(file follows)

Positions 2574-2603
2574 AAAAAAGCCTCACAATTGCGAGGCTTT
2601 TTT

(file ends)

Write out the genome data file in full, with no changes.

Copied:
Positions 2574-2603
2574 AAAAAAGCCTCACAATTGCGAGGCTTT
2601 TTT